With 90% of vote officially counted, Blue and White edging out Likud 32-31
With 89.8 percent of votes having been counted by the Central Elections Committee, Benny Gantz’s centrist Blue and White party on Wednesday was projected to secure 32 seats in the Knesset, edging ahead of Prime Minister Benjamin Netanyahu’s Likud, which stood at 31 seats.

In the official count, the Gantz-led center-left-Arab bloc has a slight advantage over the Netanyahu-led right-religious bloc with 56 seats versus 55. In the middle are the nine seats of Yisrael Beytenu, whose leader, MK Avigdor Liberman, has vowed to force Likud and Blue and White into a unity government.

The Joint List, an alliance of mostly Arab parties, stands at third with 13 seats, followed by the ultra-Orthodox Shas and Yisrael Beytenu, both with nine seats.

Bringing up the rear are the ultra-Orthodox United Torah Judaism (8), the nationalist alliance Yamina (7), center-left Labor-Gesher (6) and the leftist Democratic Camp (5).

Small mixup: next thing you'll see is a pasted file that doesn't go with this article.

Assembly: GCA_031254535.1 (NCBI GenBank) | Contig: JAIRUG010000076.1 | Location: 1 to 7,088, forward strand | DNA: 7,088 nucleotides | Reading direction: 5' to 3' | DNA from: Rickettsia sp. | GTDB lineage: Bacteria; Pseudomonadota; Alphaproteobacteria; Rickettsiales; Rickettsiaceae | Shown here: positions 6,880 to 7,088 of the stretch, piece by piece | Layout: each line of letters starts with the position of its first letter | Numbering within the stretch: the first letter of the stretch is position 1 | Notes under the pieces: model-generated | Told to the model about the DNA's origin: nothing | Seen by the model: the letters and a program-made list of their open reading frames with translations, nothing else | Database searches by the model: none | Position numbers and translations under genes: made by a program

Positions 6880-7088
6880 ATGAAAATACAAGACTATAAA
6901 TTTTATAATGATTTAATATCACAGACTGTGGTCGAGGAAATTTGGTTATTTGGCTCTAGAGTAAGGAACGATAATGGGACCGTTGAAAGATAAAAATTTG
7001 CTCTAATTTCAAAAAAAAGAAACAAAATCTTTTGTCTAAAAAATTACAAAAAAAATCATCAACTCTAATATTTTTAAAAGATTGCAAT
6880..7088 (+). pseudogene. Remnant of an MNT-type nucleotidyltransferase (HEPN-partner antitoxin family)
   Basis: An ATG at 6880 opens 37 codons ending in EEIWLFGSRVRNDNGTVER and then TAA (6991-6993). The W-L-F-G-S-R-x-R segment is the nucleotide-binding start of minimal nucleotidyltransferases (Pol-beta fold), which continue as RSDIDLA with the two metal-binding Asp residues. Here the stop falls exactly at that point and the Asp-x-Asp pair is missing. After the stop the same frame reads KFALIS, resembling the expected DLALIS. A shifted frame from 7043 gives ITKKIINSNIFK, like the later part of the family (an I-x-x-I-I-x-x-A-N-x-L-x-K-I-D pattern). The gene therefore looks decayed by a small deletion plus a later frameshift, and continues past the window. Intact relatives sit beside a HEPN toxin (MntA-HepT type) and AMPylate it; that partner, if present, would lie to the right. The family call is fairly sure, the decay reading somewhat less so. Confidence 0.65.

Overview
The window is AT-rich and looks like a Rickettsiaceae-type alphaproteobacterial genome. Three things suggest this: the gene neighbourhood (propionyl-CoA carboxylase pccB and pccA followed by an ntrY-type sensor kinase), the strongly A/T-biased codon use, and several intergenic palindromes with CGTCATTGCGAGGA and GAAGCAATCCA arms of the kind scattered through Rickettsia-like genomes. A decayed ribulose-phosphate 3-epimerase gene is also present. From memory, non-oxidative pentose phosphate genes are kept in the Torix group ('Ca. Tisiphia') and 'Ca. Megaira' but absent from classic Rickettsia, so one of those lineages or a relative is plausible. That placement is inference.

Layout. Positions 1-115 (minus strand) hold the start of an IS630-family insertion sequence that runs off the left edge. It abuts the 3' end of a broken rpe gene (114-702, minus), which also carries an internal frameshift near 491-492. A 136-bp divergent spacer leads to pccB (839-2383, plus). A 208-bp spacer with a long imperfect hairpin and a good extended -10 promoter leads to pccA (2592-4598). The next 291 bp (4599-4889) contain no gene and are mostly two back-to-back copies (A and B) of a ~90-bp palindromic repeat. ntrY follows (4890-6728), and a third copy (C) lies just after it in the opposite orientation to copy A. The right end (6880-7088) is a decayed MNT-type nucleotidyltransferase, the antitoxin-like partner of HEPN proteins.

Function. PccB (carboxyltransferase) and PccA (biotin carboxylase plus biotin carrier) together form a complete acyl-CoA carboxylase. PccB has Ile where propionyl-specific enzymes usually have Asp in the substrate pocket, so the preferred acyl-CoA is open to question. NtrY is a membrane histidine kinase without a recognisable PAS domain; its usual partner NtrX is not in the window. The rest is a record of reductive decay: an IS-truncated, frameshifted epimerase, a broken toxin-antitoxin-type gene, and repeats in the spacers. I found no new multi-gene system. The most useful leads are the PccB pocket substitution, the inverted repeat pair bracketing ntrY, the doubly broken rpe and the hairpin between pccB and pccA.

The tally was announced at noon and was not final, with votes from Arab population centers expected to be finished shortly, followed by counts of the votes cast by soldiers, diplomats and patients in Israeli hospitals, among others.

The figures indicated that the deadlock from the previous elections on April 9 would continue. Netanyahu’s difficult situation was compounded by the fact that the right-wing bloc bled votes to Liberman.
Apparent Kingmaker Lieberman Says ‘Emergency Situation’ Requires Unity Government With Likud, Blue and White
Leader of the Yisrael Beiteinu party Avigdor Lieberman, who according to exit polls will play the kingmaker in the coalition negotiations following Israel’s Tuesday elections, said that he would accept only one outcome — a national unity government.